While watching DisneyNature’s latest effort, Chimpanzee, I was reminded of some of the shows I used to catch as a kid during TV’s Wonderful World of Disney. I remembered being wowed by the cool nature footage that Walt’s army used to catch, and I also remembered that the narration would bore and/or annoy me in contrast.
Such is also the case with Chimpanzee. The footage of a little chimpanzee orphan dubbed Oscar is amazing stuff. Oscar, an energetic 3-year-old, is a cute little shit, and I could watch hours of footage featuring his adorable eyes and natural sense of mischief.
As for listening to Tim Allen narrate the story of Oscar and his predicament (“Power tools … grr!”), I was longing for the voice of Morgan Freeman or James Earl Jones. Or perhaps even the famous primatologist Jane Goodall, who served as an advisor on the flick.
Huge credit and awe for the camera work of directors Alastair Fothergill and Mark Linfield. If, while watching the extremely close action of Oscar and his troop of chimps, you guess that the crew got their footage via zoom lenses from many yards away, guess again. Credit footage reveals that the crew was right in the thick of things covered with camouflage.
That’s amazing, considering that there are large, potentially volatile chimps in Oscar’s clan. Oscar is, in fact, adopted by the group’s intimidating alpha male, dubbed “Freddie” for the film. How the human crew managed to capture their footage without losing their limbs or their heads to Freddie is beyond me.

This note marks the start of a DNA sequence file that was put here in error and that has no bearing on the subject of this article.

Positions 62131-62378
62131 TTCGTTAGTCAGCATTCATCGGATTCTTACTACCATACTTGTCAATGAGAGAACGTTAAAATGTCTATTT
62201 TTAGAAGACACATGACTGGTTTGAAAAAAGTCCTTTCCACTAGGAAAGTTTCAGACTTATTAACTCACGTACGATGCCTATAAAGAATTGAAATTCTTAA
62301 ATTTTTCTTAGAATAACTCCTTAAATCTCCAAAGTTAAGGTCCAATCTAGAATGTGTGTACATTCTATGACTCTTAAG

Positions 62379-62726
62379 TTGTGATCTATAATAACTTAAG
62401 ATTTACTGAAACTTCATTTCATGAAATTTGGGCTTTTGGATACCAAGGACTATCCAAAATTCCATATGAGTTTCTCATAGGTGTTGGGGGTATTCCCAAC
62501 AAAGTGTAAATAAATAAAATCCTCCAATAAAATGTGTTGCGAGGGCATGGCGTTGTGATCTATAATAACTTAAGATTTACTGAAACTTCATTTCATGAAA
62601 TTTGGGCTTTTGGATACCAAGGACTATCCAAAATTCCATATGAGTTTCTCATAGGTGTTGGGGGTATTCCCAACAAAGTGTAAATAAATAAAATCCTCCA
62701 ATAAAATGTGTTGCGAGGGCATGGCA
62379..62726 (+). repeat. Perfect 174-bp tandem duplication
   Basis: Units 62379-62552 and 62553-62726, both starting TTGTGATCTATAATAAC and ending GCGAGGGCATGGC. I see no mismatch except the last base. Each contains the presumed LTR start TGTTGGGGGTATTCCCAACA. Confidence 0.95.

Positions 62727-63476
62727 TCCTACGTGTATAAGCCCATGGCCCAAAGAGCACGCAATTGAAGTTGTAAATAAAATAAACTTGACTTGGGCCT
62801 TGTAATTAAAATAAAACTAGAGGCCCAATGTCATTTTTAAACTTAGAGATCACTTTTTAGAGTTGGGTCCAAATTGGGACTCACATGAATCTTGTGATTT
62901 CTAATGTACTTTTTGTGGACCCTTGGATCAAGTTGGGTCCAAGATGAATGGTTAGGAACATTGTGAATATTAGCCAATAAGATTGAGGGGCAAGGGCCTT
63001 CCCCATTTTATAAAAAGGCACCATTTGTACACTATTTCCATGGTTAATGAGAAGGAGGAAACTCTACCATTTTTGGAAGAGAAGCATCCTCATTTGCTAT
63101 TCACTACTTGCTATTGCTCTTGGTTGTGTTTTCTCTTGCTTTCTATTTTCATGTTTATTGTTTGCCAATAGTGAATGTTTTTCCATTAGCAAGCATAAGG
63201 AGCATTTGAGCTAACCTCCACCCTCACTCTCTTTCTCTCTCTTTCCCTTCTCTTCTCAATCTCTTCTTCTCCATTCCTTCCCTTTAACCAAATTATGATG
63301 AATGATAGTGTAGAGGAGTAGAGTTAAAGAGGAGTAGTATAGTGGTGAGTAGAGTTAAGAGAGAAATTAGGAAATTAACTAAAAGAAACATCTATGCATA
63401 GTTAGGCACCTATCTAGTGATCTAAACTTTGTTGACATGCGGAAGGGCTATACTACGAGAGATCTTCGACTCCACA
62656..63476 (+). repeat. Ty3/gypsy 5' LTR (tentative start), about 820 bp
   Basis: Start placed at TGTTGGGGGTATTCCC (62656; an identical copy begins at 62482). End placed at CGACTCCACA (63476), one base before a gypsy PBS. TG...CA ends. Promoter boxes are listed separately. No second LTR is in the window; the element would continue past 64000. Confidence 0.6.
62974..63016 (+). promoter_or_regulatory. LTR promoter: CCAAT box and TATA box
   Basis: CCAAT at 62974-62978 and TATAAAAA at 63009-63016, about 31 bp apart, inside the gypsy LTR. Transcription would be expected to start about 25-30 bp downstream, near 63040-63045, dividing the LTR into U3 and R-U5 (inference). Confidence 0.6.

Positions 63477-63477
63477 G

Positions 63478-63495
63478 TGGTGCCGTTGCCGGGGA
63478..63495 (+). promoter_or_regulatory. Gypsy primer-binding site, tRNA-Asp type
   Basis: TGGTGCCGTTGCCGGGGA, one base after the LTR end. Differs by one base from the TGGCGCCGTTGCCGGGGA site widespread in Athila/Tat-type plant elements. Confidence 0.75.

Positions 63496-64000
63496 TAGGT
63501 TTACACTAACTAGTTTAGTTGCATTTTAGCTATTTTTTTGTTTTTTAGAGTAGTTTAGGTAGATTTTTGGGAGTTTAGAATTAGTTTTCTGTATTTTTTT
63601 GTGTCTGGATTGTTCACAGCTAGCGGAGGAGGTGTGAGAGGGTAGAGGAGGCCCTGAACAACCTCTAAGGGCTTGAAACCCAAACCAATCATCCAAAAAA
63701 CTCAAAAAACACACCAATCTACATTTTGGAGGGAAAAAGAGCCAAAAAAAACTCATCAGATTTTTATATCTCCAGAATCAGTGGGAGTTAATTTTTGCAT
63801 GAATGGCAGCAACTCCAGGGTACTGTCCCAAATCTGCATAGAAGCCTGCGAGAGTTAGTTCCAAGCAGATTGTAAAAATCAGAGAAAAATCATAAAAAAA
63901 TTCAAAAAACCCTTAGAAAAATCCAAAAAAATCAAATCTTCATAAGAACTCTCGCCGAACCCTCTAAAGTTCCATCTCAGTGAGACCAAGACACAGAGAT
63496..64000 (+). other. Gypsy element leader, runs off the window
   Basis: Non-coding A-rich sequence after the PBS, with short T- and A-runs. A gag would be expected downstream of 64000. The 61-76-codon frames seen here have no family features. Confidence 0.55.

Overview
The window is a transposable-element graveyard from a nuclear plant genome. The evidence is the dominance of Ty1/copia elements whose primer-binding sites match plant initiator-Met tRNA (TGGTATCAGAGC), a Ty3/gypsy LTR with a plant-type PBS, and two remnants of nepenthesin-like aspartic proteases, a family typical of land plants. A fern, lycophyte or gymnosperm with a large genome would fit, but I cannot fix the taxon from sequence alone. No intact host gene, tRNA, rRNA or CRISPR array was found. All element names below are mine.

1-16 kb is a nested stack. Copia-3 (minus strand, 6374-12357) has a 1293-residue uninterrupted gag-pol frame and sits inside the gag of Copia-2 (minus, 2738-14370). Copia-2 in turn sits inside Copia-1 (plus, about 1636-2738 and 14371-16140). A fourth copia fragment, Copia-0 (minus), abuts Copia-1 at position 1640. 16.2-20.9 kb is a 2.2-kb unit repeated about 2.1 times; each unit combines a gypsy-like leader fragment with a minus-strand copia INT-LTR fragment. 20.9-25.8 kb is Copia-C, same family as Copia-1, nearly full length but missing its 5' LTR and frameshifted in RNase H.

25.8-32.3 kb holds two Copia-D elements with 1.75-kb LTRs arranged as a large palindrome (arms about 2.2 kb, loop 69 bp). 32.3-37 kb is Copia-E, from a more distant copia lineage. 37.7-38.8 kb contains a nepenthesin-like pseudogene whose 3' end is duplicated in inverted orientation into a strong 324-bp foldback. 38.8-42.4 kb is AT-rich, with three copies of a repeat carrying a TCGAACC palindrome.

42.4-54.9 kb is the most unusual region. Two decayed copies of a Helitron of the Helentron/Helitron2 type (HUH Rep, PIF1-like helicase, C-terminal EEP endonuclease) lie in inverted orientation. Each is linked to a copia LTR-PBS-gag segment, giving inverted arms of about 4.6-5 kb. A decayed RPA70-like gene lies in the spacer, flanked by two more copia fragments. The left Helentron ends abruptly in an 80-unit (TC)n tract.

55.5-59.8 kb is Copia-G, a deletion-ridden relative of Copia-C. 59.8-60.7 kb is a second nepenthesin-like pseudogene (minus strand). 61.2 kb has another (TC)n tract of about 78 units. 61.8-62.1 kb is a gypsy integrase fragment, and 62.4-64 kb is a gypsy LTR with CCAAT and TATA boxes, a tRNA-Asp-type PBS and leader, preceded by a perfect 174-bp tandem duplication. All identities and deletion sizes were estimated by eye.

And, according to the filmmakers, the act of Freddie adopting Oscar after he loses his mommy is a landmark moment captured on film. It has been observed that adult male chimps don’t often do that sort of thing. As the film depicts, his actions may’ve been a catalyst in an attack by neighboring chimps looking to steal his area’s food.
Even if it did put his group in a bit of a pickle, it’s a great thing to watch Freddie interact with Oscar. Some of the movie’s more fascinating moments involve the two goofing around with mouthfuls of food, or Freddie showing Oscar how to crack nuts properly. Oscar smacking himself on the toes with rocks provides a couple of laugh-out-loud moments. It must hurt like a bitch, yet he just goes about his business trying to crack his nuts and get a snack, much like I do with whole walnuts during the holidays.
Little kids going to see this movie will probably be baffled by the notion of chimps eating tree monkeys, but that’s exactly what happens when food gets a little scarce. If those same kids know their Lion King, they might also be confused by the film’s villain, an ugly, menacing neighbor chimp named Scar. He shares his name with Lion King’s villain, which might prompt many a child to ask, “Say mommy, why didn’t the big ugly chimp have the voice of Jeremy Irons?” Eh, probably not.
It would be interesting to see a film about the docile tree monkeys just going for a jungle stroll when a pack of voracious chimpanzees attack them and eat one of their brethren. As cute as these chimps can be, you must remind yourself that they will tear your face off and eat you. So, please, don’t go adopting any chimps, Michael Jackson style, resulting in your neighbors getting their faces torn off, making you the guest of dishonor at all future street parties. This concludes the PSA portion of this movie review. Thank you.
I can understand getting a big name to narrate your nature film. Perhaps the goofiness of the Allen narration isn’t entirely his fault. But some of his efforts at dramatic tension or comedy are quite painful. They don’t completely derail the film, but they do kill the momentum at times. Straightforward narration would probably work better for adults.
Then again, this one is also intended for kids, and they’d probably prefer the voice of Buzz Lightyear hamming it up as if he were reading them a story at bedtime, rather than the voice of Darth Vader.